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Love and Toil : Motherhood in Outcast London, 1870-1918 - Ellen Ross

Love and Toil

Motherhood in Outcast London, 1870-1918

Paperback Published: 25th November 1993
ISBN: 9780195083217
Number Of Pages: 336

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The feisty warm-hearted "mum" has long figured as a symbol of the working class in Britain, yet working-class history has emphasized male organizations such as clubs, unions, or political parties. Investigating a different dimension of social history, Love and Toil focuses on motherhood among the London poor in the late Victorian and Edwardian years, and on the cultures, communities, and ties with husbands and children that women created. Mothers' skills in managing the family budget, earning income, and caring for their children were critical in protecting households from the worst hardships of industrial capitalism, yet poverty or the threat of it molded intimate relationships and left its imprint on personalities. This book is also a case study demonstrating the larger argument that the concept of "motherhood" is more socially and historically constructed than biologically determined. Shaky household economics, pressure toward respectability, the close proximity of neighbors, the precariousness of infant and child life, and little chance of better lives for their children shaped the work and emotions of motherhood much more than did the biological experiences of pregnancy, birth, and lactation.
This beautifully written book, embellished with Cockney slang and music hall songs, addresses fascinating questions in the fields of women's studies, labor history, social policy, and family history.

"Ellen Ross's eagerly awaited book is a marvel of detail on all aspects of motherhood among London's poor."--Journal of Social History "Remarkable and wholly original...she evokes with extraordinary richness, authenticity and flair working-class motherhood in late-nineteenth and early-twentieth-century London....A book that both animates the past and clarifies the present."--The Nation "Scholars have long awaited this book...It contains nearly everything one could wish to know about London working-class family life and women's work of reproduction, biological and social."--Contemporary Sociology "Love and Toil is an extraordinary work of social and cultural history. It is also a remarkably timely book."--Transformations "Ross's long-awaited book blends individual stories and statistics with forceful argumentation to reveal the role played by urban mothers in modernizing Britain....Will be a controversial but standard text in British history and women's studies."--Choice "Ellen Ross's eagerly awaited book is a marvel of detail on all aspects of motherhood among London's poor."--Journal of Social History "Remarkable and wholly original...she evokes with extraordinary richness, authenticity and flair working-class motherhood in late-nineteenth and early-twentieth-century London....A book that both animates the past and clarifies the present."--The Nation "Scholars have long awaited this book...It contains nearly everything one could wish to know about London working-class family life and women's work of reproduction, biological and social."--Contemporary Sociology "Love and Toil is an extraordinary work of social and cultural history. It is also a remarkably timely book."--Transformations "Ross's long-awaited book blends individual stories and statistics with forceful argumentation to reveal the role played by urban mothers in modernizing Britain....Will be a controversial but standard text in British history and women's studies."--Choice "'Pathbreaking' has become a hackneyed phrase in describing historical academic works, but this study of motherhood among the poor in late-nineteenth and early-twentieth century London is more than worthy of the phrase. For the first time, we are given a chance to view familiar phenomena--the experience of late-nineteenth century poverty, the 'rise of the welfare state,' and the decline in fertility--from the point of view of those most deeply involved, those whose voices were almost never heard until now: poor working class mothers."--Leonore Davidoff, University of Essex "It is an extraordinary work: engagingly written, richly textured, exhaustively and inventively researched, a model of social history. It brilliantly synthesizes much of the past fifteen years' work in working women's history and the history of social policy. Through telling detail and a powerful interpretative line, it magically brings to life the historiography on housing, infant welfare, and fertility, among other topics, which heretofore has generally been presented as plodding, flat description. It offers a definitive portrayal of the centrality of mothers to working-class life and social relations in poor London neighborhoods of the pre-war period and to the historic transformation of their 'labour of love' by medical experts, charity workers, and state policy by the 1920s."--Judith R. Walkowitz, The Johns Hopkins University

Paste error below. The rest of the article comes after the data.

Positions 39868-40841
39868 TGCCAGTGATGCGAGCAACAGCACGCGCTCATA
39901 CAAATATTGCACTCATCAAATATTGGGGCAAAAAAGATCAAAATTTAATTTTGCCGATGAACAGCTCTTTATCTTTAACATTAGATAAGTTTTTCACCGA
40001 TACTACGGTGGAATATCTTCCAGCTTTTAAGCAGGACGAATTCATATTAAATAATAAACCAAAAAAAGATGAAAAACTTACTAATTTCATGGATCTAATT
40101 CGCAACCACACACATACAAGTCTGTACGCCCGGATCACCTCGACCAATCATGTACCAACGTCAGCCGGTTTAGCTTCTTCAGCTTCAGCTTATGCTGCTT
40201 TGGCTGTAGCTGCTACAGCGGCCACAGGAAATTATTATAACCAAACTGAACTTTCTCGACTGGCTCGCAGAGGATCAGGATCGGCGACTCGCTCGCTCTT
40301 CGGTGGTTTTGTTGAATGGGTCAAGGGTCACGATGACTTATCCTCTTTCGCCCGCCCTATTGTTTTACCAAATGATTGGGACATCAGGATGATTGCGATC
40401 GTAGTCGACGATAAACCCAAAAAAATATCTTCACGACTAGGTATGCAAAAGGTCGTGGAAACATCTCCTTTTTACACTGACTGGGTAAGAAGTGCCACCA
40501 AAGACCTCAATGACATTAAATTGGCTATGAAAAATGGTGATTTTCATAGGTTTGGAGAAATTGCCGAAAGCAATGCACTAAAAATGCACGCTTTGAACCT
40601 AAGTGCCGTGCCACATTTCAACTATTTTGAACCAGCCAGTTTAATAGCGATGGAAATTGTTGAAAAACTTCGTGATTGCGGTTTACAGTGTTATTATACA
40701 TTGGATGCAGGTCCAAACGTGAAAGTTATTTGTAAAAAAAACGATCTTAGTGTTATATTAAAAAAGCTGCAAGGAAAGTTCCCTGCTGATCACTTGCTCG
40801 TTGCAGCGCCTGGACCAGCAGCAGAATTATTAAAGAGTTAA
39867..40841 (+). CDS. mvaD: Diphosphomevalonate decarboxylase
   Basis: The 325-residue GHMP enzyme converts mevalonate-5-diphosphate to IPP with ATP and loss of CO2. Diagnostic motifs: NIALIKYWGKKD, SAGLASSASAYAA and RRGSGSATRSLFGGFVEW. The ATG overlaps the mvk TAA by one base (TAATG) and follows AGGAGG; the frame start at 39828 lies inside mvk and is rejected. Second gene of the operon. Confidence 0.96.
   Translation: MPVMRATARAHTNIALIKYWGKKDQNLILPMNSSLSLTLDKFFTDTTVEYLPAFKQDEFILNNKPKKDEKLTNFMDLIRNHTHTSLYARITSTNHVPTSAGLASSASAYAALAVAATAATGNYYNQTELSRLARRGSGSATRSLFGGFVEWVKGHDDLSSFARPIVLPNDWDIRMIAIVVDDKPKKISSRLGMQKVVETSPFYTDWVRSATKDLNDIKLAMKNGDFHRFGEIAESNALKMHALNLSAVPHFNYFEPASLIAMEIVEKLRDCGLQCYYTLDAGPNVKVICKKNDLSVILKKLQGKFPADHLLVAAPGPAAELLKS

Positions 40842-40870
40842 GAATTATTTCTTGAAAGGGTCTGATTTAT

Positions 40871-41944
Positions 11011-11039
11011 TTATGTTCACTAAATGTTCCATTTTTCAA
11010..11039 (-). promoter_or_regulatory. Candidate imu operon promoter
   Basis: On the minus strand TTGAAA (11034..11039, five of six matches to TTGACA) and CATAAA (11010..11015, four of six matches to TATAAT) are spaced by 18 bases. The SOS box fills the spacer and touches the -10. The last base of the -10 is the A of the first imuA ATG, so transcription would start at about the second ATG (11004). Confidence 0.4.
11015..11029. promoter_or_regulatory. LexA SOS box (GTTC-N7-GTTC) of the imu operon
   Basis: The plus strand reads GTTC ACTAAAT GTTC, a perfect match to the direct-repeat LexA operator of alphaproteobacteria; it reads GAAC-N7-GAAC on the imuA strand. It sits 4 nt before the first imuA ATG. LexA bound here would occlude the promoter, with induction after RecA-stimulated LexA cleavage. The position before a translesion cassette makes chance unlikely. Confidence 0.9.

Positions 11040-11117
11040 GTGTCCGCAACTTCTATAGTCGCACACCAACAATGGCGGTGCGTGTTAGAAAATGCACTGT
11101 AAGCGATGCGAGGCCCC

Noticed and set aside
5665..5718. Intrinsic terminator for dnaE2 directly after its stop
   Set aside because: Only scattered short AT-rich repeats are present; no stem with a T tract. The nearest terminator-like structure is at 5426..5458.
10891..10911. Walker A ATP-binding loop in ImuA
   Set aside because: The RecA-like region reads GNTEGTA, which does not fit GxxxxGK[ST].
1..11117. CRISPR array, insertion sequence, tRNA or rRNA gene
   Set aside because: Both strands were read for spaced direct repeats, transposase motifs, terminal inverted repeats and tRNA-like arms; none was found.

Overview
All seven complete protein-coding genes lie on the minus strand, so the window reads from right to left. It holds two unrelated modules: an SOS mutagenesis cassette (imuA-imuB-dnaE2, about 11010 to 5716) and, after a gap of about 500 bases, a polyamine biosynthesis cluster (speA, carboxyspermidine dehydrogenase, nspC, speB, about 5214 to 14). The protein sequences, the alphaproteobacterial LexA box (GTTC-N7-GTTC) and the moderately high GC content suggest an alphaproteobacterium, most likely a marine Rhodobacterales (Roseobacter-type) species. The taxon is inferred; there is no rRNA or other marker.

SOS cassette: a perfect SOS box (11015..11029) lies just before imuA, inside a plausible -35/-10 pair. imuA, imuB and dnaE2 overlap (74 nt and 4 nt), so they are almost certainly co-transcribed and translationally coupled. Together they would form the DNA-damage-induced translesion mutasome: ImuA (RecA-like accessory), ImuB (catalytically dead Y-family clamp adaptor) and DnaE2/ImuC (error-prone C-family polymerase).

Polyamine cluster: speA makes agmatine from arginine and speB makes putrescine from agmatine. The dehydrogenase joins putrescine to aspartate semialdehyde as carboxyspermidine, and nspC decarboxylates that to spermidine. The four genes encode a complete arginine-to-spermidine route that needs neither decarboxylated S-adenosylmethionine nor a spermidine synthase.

ISBN: 9780195083217
ISBN-10: 0195083210
Audience: Professional
Format: Paperback
Language: English
Number Of Pages: 336
Published: 25th November 1993
Publisher: Oxford University Press Inc
Country of Publication: US
Dimensions (cm): 23.62 x 15.67  x 1.91
Weight (kg): 0.57